FIG. 8 illustrates a more detailed flow diagram of an automatic switching operation for the SNC. At 330, the process is started (corresponding to point 320 in FIG. 7). At 332, an SNC switch request is made by the NCB to the IOB's. At 334, an SNC VT map is generated based on the 1+1 map of information for the corresponding IOB. At 336, the hardware of the IOB is updated through a fairfax driver with the logical combination ANDed of the SNC maps and 1+1 maps for the corresponding IOB's. At 338, the process is stopped.

FIG. 9 illustrates an embodiment of the present invention that supports SNC protection for non-SONET/mixed mode combinations (with 1+1, 1:N or UPSR protection as lower level protection). The mixed mode combinaton may include an IOB-A operating in a DSI mode, while the IOB-B and IOB-C operate in a VT mode. The mixed mode combination may alternatively include the IOB-A operating in a VT mode, while the IOB-B and IOB-C operate in DSI mode. As a further option, the mixed mode combination may include the IOB-A operating in a VT mode, while the IOB-B operates in a DS1 mode and the IOB-C operates in a VT mode.

The various embodiments support head-end to tail-end automation of bridge and roll operations using, among other things, path trace messages. The path trace may be supported over unused payload or overhead bytes in VT SPE (e.g. Z6/Z7) or STS SPE (e.g. Z3/Z4). The path trace also allows NM to verify the continuity of paths before and after roll operations and auto switches.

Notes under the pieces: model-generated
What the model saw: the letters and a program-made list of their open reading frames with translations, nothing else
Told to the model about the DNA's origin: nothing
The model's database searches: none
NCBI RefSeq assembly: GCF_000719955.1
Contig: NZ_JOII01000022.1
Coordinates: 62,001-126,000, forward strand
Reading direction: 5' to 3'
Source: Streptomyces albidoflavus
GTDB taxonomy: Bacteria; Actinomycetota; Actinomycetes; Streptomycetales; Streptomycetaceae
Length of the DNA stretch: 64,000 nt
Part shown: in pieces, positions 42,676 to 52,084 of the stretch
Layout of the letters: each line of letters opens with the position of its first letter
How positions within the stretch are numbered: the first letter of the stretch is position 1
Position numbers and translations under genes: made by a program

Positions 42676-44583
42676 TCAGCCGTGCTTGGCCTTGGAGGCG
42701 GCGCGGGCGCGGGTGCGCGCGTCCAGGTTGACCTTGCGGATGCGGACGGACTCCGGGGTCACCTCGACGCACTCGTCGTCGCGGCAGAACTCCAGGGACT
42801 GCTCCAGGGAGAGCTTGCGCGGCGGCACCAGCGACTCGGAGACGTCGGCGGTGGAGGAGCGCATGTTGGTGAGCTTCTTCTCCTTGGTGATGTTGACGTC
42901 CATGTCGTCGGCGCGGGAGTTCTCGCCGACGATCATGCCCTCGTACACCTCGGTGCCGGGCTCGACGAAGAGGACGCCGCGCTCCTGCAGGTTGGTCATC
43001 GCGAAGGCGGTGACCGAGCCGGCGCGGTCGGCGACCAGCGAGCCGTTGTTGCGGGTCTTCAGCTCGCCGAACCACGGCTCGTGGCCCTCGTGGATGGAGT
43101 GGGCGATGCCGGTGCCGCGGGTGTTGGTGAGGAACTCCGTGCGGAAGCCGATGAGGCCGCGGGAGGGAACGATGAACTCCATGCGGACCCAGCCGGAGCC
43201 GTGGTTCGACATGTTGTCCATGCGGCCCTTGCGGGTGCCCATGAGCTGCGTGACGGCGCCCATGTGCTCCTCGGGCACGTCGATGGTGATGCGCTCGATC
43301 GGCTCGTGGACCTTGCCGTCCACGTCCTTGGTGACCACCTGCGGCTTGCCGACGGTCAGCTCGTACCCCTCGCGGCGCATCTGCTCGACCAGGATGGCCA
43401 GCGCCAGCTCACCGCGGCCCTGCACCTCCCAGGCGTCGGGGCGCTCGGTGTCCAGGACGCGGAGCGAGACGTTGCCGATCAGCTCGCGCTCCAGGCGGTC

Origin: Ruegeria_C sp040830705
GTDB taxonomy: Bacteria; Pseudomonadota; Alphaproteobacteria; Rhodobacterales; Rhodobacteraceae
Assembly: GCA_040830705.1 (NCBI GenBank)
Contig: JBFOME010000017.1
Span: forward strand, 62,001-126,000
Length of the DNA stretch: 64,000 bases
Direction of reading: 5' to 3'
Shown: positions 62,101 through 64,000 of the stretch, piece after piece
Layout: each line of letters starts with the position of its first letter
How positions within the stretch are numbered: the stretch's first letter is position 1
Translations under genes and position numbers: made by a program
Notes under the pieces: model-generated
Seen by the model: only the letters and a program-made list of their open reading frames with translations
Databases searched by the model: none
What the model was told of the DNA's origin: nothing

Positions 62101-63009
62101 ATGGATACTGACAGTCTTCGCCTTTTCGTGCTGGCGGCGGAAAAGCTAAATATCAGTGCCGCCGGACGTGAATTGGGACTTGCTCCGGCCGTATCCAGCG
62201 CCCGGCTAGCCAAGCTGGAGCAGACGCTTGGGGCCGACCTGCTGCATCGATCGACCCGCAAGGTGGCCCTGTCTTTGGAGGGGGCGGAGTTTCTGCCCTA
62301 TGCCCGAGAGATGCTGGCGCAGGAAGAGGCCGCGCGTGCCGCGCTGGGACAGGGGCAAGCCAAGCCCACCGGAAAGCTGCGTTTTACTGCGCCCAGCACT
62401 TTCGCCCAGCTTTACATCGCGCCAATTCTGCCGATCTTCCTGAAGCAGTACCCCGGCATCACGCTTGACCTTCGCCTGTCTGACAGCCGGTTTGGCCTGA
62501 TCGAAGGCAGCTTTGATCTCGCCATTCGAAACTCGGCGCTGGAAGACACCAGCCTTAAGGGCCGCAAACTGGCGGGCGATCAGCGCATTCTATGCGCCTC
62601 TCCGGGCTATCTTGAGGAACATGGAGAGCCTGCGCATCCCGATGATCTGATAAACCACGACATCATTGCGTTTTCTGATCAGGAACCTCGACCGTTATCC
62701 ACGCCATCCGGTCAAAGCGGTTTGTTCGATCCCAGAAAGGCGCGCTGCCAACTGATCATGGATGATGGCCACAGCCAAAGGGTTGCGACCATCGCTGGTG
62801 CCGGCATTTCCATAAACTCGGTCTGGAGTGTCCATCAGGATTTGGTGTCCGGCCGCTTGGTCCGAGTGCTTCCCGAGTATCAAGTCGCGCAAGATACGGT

The foregoing processes permit intra-leg and inter-leg switching between IOBs (or more generally line modules) through multiple different layers of switching protection schemes without lossing frame synchronization.

Optionally, the levels or layers of protection may include an upper layer or level of SNC protection and a lower layer or level of UPSR protection, wherein the lower UPSR protection is at the path level (e.g. STS-1 or VT-1.5).

While the invention has been described in terms of various specific embodiments, those skilled in the art will recognize that the invention can be practiced with modification within the spirit and scope of the claims.

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US8665889Mar 1, 2012Mar 4, 2014Ciena CorporationUnidirectional asymmetric traffic pattern systems and methods in switch matrices
US8787152Nov 5, 2012Jul 22, 2014International Business Machines CorporationVirtual switch interconnect for hybrid enterprise servers
US20070160068 *Jan 12, 2006Jul 12, 2007Ciena CorporationMethods and systems for managing digital cross-connect matrices using virtual connection points
US20120076006 *Sep 29, 2010Mar 29, 2012International Business Machines CorporationVirtual switch interconnect for hybrid enterprise servers
Classifications
U.S. Classification370/386, 370/217
International ClassificationH04Q11/04, H04J3/14
Cooperative ClassificationH04J3/14
European ClassificationH04J3/14